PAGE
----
Saying "because labor is so important to a person's identity and dignity" is not only not true it is also quite backwards thinking in the face of talking about a "second machine age". It is not a job that actually matters to people, it is their pay to sustain their lifestyle. Without the need for that, people do not need "a job" but they desire something "to do" which is quite different from "a job" you do for the pay and maybe, maybe because you are one of the lucky ones who actually enjoy what they are doing.
A "second machine age" should free people up from having to work for a living and allow everyone a stable life so you can focus on doing what you actually enjoy and what really matters to you.
The art of managing is an ART and it's a very delicate task.
This is spot-on and the main reason and explanation why so much management training just completely fails by teaching people "KISS" and "SMART" 4-bullet-point tools so solve absolutely-every-situation-ever(tm). A lot of things can make and break your role as a good manager but nothing will do it faster than blindly following 4 steps without having a single "managerial" bone in your body.
And TFA is clearly nothing but a publicity stunt.
I welcome restrictions on who can comment and what someone can say such that we raise the signal to noise ratio and tone down the inanity, the crazy and the spam.
You are actually surprisingly right - but you are making a perfect case for good moderators doing their job well, and not for giving up anonymity.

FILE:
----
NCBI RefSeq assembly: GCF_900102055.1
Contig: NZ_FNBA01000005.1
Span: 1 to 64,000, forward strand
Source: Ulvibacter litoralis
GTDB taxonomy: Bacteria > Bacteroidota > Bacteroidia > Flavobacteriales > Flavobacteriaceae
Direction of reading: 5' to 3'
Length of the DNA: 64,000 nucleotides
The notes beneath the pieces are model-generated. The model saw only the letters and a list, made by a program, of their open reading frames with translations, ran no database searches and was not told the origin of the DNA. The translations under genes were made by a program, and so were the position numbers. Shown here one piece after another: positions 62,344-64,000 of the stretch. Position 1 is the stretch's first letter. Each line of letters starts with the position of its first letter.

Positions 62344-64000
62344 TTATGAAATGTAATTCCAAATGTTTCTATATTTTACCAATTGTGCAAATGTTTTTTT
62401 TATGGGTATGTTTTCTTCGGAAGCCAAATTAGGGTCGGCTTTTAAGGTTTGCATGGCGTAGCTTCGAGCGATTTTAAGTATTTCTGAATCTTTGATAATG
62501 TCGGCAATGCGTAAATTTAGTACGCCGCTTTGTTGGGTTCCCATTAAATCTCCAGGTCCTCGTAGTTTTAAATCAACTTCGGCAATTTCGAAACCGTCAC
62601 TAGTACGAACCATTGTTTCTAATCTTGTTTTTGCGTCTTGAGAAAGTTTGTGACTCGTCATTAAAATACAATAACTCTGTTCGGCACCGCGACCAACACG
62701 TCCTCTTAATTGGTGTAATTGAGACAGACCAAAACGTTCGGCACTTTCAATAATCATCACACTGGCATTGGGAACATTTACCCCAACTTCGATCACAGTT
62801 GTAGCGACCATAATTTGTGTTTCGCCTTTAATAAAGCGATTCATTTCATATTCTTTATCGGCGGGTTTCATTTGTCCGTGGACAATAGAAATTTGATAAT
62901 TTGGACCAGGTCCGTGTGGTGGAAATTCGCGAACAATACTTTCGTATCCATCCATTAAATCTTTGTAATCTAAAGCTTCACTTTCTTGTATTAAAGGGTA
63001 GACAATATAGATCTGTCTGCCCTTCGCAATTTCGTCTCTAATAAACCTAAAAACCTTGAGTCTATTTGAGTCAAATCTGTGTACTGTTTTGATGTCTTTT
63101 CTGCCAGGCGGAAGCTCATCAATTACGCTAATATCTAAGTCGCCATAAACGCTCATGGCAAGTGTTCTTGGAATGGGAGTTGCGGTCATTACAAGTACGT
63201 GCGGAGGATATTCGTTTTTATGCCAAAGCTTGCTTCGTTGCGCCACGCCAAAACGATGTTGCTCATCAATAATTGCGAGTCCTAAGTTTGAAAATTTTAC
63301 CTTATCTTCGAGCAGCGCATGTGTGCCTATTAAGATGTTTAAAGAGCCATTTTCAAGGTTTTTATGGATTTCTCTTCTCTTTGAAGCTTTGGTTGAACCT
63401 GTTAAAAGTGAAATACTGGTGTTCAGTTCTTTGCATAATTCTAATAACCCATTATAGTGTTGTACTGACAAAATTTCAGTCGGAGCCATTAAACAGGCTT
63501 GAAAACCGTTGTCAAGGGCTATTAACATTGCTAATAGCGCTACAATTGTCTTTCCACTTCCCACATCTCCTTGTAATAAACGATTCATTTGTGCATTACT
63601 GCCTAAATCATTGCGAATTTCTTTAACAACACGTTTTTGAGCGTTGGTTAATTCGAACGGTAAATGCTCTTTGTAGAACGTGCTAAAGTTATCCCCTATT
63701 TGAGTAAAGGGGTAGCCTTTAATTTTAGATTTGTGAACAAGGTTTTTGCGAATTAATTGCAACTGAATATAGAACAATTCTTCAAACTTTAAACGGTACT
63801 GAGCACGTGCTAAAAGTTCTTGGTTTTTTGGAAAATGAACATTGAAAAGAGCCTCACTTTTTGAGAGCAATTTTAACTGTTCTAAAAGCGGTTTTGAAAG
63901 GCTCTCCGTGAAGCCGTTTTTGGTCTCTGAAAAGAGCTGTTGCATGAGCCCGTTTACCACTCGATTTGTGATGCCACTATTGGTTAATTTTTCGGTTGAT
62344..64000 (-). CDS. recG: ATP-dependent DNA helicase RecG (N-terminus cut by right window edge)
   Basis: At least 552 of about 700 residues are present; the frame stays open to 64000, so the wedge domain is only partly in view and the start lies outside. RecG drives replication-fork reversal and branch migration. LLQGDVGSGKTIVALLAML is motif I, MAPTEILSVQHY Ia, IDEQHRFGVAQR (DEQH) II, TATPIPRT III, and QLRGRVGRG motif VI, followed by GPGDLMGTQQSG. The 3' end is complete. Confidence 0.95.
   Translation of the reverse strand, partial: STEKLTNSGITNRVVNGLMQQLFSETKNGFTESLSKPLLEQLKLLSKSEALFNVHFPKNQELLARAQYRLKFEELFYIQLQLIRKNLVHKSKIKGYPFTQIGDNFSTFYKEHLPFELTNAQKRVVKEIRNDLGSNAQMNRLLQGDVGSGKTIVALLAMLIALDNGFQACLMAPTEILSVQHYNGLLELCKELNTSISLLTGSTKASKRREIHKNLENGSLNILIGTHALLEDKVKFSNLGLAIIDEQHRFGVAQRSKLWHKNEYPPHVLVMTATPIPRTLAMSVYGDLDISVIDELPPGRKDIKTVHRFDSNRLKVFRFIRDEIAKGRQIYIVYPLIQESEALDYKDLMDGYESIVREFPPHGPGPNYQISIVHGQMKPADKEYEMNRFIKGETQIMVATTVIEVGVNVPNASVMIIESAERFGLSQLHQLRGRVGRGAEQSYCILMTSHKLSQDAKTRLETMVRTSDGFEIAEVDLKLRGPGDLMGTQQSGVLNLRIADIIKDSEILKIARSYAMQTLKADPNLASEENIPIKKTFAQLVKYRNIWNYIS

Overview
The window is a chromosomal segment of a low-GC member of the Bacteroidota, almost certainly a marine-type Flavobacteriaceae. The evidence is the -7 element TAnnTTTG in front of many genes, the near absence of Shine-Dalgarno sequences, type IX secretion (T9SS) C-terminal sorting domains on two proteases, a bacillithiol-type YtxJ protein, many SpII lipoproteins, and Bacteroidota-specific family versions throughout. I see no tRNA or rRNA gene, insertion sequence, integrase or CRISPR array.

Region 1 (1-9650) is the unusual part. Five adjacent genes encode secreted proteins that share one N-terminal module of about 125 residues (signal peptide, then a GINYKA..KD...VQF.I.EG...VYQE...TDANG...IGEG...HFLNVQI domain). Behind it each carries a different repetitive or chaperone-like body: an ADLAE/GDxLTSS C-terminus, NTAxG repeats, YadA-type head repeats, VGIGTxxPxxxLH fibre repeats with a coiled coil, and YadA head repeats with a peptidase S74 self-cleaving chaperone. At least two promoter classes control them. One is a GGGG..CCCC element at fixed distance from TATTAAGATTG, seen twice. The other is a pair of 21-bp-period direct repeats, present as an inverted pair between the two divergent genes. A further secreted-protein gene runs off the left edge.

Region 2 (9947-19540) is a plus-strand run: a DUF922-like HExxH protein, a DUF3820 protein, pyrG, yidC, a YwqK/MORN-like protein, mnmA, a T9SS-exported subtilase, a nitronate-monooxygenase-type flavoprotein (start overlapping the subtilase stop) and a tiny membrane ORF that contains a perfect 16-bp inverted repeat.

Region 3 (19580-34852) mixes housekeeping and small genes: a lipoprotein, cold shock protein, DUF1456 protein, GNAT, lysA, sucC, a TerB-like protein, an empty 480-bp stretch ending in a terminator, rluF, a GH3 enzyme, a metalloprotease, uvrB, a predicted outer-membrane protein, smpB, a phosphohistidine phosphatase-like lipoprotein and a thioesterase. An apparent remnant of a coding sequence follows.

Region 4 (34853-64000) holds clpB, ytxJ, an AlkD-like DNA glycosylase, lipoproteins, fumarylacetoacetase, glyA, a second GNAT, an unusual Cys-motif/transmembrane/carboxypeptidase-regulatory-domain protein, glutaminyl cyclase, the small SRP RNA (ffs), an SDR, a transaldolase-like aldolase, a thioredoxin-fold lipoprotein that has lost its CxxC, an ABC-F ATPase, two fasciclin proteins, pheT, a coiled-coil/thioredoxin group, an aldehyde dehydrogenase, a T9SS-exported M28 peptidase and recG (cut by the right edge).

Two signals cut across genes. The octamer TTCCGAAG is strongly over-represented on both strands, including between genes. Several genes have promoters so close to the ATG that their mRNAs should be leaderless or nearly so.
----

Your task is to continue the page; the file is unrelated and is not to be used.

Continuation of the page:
It is absolutely trivial to create fake IDs on facebook and g+ and none of this will stop professional astro-turfers nor will it deter trolls.
You have got to be on to something because, see, this also works equally well as it does for the summary!
"Given that the parliament is not violating laws it is clear that Assange or his associates would have to have installed recording devices or wiretaps on US helicopters in Iraq". Undeniable right there!
Your main issue is: in every single sentence you told us you said "I want", "I need" something to essentially make the situation better for you and your co-workers and you want the company to spend money for that. This is completely useless since all they hear is you asking for a favor to make your life and your job easier for YOU, and you presented mildly or barely business-relevant arguments as a justification for that but your main points were presented about YOU and your team. It is not an issue for management if you and your coworkers are overworked as long as things are still running; they will brush that off as "the geeks are just whining" or "times are tough but it will get better". It obviously has not been an issue so far that certain projects got delayed. And "we could do better" is something managers don't care about because it is universally always true even if you are the leader in that area.